by Ileagh MacIvers
As people of faith and conscience, we are called to care for our neighbors and our Shared Home. Transitioning away from polluting, destructive fossil fuels that fuel the climate crisis and harm the health of communities is one way we can live out our values. The zero-emission vehicle transition is a crucial step in decarbonizing the transportation sector, but must be done in a way that builds a fossil-free supply chain, supports human, labor, and Indigenous rights, and prioritizes the reduction of materials consumed and vehicle miles traveled. But how can we accomplish these goals? We believe that supporting the industry-wide establishment of FPIC (Free, Prior, and Informed Consent), and advocating for general hardrock mining reform, automaker supply chain transparency, battery mineral recycling, and the production of vehicles that prioritize mineral efficiency can help accelerate the transition to zero-waste transportation and ensure that it is just and equitable on a global scale.
Electric vehicles rely on large, rechargeable batteries, which contain many critical minerals including lithium, cobalt, manganese, nickel, and graphite. Minerals can be produced by mining, by recycling existing minerals, or by diverting minerals from other uses. It is important to note that electric vehicles are not the only source of demand for minerals– our society is heavily mineral-dependent, and critical minerals can be found in cell phones, computers, airplanes, and a variety of everyday goods.
Unfortunately, mining presents a host of environmental, human rights, and Indigenous rights issues, such as air and water contamination, land and biodiversity loss, labor abuses, and the destruction of sacred sites and traditional cultures and economies. Mining is the most toxic industry in the US, being responsible for 45% of toxic chemical releases in 2020. Mining sites, both active and abandoned, can leak toxic chemicals such as arsenic, cyanide, and sulfuric acid into rivers, lakes, and other waterways, exposing our communities to this pollution. Mining sites can also produce fugitive dust emissions, releasing particulate matter into the air which may also be toxic. Other concerns include habitat destruction (due to large disturbances to the land), the degradation of natural areas, and subsidence (the creation of dangerous sinkholes).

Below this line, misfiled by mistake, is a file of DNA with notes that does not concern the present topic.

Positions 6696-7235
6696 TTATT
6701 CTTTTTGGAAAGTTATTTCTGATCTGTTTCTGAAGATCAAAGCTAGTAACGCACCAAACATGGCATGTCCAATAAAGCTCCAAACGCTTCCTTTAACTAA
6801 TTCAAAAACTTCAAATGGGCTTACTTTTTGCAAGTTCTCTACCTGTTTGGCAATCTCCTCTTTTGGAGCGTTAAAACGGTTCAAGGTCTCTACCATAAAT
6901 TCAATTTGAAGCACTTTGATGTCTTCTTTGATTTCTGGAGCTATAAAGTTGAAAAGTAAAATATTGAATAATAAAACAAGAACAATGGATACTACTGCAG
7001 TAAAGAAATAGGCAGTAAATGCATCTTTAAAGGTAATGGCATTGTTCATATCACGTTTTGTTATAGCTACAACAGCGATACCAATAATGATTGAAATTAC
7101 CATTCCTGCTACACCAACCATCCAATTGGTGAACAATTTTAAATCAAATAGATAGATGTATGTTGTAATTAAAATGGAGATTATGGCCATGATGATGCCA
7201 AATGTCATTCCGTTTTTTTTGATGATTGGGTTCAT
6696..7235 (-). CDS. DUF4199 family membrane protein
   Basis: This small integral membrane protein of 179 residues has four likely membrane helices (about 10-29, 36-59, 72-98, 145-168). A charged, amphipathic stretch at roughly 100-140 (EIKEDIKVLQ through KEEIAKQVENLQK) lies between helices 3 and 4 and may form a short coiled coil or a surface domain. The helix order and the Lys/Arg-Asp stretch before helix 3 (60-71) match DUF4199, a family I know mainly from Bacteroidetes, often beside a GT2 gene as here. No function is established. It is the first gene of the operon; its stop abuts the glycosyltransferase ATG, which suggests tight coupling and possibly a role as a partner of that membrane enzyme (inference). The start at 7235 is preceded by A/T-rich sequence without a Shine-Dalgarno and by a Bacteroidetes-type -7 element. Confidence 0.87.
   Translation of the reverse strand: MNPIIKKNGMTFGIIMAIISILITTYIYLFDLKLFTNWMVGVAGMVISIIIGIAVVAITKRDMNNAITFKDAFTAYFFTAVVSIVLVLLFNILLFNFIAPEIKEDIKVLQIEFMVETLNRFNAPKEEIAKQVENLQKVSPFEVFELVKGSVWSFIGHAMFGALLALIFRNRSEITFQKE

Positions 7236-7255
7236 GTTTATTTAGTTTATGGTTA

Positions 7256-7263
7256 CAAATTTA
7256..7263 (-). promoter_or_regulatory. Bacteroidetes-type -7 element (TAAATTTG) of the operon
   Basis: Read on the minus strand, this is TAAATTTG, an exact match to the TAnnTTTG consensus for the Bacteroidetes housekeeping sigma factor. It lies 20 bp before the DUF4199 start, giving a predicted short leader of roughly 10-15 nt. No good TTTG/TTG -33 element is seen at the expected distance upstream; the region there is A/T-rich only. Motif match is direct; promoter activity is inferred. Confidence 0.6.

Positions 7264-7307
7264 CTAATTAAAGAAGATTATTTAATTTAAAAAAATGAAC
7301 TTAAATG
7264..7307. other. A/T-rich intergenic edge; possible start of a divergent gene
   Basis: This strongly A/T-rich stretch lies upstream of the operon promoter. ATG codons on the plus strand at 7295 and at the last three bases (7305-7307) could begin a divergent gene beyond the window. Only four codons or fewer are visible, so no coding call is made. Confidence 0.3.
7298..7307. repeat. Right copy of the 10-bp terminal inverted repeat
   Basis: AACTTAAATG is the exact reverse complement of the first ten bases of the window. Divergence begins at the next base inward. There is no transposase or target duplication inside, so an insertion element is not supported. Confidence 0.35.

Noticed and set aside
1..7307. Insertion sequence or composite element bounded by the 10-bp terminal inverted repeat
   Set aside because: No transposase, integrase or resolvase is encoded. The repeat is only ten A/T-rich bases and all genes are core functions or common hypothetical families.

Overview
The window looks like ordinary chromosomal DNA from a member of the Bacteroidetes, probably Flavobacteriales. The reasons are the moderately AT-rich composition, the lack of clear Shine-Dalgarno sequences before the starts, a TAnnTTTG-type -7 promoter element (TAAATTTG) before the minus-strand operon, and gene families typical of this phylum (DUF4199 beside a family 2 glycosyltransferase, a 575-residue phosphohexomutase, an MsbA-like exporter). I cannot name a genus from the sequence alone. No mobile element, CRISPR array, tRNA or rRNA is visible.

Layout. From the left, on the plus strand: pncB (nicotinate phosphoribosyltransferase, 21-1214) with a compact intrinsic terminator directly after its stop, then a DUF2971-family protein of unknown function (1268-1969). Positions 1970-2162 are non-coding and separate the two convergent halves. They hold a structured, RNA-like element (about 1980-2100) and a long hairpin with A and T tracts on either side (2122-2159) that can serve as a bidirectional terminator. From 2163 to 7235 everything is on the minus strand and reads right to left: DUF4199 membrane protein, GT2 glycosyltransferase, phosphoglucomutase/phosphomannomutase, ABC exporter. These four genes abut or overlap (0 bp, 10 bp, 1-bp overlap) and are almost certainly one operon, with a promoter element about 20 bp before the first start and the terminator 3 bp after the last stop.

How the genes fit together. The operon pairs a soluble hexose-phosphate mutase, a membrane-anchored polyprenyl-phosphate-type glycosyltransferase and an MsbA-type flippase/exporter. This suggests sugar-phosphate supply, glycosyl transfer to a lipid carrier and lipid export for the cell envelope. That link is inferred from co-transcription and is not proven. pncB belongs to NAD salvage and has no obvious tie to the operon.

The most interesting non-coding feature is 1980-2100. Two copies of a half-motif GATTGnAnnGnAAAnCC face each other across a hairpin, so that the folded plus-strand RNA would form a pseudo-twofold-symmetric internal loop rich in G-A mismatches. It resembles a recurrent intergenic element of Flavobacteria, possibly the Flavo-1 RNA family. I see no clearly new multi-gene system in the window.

While mining for critical minerals is problematic, it is important to remember that drilling for oil and gas poses many similar risks, in addition to creating an ongoing need for carbon-intensive oil, whereas minerals can be recycled and repurposed, extending their lifetime indefinitely.
There is significant research currently being conducted around alternative battery types that reduce or eliminate the need for more problematic minerals. These alternatives include lithium iron phosphate (LFP) batteries, which do not require nickel or cobalt and have increased thermal and chemical stability, as well as sodium-ion batteries, which have lower energy density but are “much less affected by low temperatures and appear to be able to handle more charge/discharge cycles than lithium-ion batteries.”